Seasonally adjusted trucking employment peaked in January 2007 at more than 1.45 million, according to BLS figures. Since then, for-hire trucking companies have shed 191,500 jobs, or 13.2 percent.

In July, the decline in trucking employment outpaced that of the entire U.S. economy. Nonfarm payroll employment fell by 247,000 jobs or 0.2 percent from June to July on a seasonally adjusted basis. Compared to July 2008, nonfarm payroll employment is down 4.2 percent.


Rand McNally unveils trucker-specific GPS device
Rand McNally last month introduced the IntelliRoute TN 500 – a GPS navigation device designed specifically for owner-operators and professional truck drivers. The company says it worked with truck drivers from across the United States to help design and optimize the product.

According to Rand McNally, the IntelliRoute TN 500 has 35 percent more truck-attributed roads than any other data provider and nearly 13,000 truck-related geocoded points of interest. The company says the device includes a national truckstop directory that provides more than 50 searchable amenities for each location, such as CAT Scale, as well as truck dealer locations.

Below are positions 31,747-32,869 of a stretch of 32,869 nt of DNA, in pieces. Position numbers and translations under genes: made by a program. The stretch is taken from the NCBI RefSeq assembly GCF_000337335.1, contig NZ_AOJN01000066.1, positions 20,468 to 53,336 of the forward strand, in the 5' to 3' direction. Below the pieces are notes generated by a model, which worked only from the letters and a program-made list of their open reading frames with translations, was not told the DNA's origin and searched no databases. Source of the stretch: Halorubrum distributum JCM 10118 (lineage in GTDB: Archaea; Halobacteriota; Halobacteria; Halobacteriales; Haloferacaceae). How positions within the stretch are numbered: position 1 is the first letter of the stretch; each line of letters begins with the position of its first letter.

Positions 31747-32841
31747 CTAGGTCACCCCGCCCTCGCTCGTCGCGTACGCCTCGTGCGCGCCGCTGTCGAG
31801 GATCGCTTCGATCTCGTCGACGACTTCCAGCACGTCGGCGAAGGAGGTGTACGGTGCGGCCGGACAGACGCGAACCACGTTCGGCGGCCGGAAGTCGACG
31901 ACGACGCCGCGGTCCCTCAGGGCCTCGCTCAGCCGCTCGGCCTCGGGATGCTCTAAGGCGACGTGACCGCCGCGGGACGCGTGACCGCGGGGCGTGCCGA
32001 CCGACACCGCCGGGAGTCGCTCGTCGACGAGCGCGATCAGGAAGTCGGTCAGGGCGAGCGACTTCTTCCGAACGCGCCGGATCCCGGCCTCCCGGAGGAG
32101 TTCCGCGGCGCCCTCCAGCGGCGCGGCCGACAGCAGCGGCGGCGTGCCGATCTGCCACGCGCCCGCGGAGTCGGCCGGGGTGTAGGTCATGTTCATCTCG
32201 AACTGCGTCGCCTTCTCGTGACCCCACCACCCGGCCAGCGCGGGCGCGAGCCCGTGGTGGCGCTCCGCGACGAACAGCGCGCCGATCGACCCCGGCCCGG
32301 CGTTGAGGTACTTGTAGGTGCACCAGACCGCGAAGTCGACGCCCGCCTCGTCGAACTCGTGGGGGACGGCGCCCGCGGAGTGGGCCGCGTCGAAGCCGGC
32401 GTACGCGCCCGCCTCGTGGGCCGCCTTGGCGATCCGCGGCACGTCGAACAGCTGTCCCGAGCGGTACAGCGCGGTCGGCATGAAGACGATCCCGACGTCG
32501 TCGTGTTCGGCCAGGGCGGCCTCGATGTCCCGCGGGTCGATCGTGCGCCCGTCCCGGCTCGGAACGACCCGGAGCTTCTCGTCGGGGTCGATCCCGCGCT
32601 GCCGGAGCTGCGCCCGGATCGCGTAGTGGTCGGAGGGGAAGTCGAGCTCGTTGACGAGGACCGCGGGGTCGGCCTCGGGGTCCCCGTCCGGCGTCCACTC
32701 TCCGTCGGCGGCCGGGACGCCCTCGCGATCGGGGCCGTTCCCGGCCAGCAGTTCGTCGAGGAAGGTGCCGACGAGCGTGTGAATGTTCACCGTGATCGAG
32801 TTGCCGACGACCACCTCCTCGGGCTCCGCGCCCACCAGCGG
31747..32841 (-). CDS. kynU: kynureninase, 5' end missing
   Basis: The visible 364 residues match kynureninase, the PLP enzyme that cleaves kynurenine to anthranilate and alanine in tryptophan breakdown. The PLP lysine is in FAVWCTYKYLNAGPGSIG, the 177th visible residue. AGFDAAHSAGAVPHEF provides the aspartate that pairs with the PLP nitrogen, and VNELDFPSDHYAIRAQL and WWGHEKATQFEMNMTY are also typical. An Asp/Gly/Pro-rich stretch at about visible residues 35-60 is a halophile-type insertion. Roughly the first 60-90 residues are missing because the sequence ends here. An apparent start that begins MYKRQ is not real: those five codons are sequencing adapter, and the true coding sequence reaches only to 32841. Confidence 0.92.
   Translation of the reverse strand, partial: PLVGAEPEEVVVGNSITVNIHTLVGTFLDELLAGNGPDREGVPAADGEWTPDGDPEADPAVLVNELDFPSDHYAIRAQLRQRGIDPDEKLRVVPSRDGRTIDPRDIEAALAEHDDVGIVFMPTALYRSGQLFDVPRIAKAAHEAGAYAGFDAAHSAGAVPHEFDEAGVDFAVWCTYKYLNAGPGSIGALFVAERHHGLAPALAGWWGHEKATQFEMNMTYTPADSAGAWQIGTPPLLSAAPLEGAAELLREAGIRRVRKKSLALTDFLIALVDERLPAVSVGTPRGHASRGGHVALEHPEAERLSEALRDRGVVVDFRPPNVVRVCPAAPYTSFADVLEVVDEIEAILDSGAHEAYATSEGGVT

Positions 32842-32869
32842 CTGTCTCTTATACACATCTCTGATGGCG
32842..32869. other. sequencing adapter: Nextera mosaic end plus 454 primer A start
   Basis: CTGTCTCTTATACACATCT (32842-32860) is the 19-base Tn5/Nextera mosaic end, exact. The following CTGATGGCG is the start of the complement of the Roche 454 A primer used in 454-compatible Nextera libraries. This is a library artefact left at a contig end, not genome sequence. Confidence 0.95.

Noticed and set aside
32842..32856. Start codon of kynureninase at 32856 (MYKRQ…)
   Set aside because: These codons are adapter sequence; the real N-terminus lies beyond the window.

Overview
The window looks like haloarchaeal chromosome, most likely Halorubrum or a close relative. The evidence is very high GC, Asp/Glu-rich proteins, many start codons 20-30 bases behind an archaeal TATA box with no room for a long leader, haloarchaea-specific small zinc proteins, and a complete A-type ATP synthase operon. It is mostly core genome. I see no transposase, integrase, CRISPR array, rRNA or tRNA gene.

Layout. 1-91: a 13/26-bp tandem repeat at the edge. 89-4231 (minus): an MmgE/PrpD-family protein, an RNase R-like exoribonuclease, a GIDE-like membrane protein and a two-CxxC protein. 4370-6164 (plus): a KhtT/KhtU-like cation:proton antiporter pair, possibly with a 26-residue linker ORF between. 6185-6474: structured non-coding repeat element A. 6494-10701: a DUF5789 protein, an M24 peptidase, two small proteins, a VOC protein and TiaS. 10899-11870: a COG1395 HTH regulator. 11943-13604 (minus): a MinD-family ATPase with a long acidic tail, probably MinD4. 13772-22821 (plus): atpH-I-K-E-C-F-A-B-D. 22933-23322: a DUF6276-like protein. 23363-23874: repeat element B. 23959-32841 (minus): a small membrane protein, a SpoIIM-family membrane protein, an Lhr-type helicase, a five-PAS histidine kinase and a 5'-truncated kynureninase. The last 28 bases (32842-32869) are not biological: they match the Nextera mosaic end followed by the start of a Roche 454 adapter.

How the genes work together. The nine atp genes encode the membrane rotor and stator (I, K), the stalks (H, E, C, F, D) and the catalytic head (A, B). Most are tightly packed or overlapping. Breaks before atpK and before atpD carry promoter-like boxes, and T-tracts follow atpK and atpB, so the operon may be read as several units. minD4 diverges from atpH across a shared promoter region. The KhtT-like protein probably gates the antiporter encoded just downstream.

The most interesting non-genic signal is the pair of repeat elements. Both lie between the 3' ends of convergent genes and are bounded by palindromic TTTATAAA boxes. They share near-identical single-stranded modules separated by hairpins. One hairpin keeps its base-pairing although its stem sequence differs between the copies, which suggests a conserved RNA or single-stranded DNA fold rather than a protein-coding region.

The IntelliRoute TN 500 device is designed to calculate a route based on length, width and height, as well as type of route – such as quickest or shortest, and tolls or no tolls. A route can be optimized for multiple stops for the most efficient use of miles and fuel expenses, and then provided to the trucker via turn-by-turn spoken directions, according to the company. A cross-reference to the relevant page and grid of the Rand McNally Motor Carriers’ Road Atlas is provided.